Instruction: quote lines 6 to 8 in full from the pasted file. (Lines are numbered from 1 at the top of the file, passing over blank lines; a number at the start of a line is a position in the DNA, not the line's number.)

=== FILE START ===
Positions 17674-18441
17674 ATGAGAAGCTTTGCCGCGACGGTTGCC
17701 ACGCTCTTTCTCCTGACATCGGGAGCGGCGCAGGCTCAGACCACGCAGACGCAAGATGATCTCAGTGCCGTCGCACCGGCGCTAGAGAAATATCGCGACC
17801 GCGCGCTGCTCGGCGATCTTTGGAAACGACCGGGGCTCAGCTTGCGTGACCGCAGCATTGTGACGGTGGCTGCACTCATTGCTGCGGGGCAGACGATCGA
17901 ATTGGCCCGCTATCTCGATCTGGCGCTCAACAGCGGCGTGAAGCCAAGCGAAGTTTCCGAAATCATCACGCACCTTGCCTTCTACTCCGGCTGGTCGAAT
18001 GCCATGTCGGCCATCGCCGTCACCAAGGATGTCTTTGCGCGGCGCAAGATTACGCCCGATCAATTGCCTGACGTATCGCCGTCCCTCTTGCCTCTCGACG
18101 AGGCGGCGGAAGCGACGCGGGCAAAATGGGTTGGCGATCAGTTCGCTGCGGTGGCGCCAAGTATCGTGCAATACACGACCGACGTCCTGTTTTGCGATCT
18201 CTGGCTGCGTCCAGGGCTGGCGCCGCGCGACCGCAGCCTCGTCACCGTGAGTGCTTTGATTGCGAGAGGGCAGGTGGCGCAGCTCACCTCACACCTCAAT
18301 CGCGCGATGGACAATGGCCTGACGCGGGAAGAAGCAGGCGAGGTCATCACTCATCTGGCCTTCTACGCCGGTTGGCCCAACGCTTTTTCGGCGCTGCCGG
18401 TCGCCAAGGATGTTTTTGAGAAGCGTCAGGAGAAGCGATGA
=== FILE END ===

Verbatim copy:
18001 GCCATGTCGGCCATCGCCGTCACCAAGGATGTCTTTGCGCGGCGCAAGATTACGCCCGATCAATTGCCTGACGTATCGCCGTCCCTCTTGCCTCTCGACG
18101 AGGCGGCGGAAGCGACGCGGGCAAAATGGGTTGGCGATCAGTTCGCTGCGGTGGCGCCAAGTATCGTGCAATACACGACCGACGTCCTGTTTTGCGATCT
18201 CTGGCTGCGTCCAGGGCTGGCGCCGCGCGACCGCAGCCTCGTCACCGTGAGTGCTTTGATTGCGAGAGGGCAGGTGGCGCAGCTCACCTCACACCTCAAT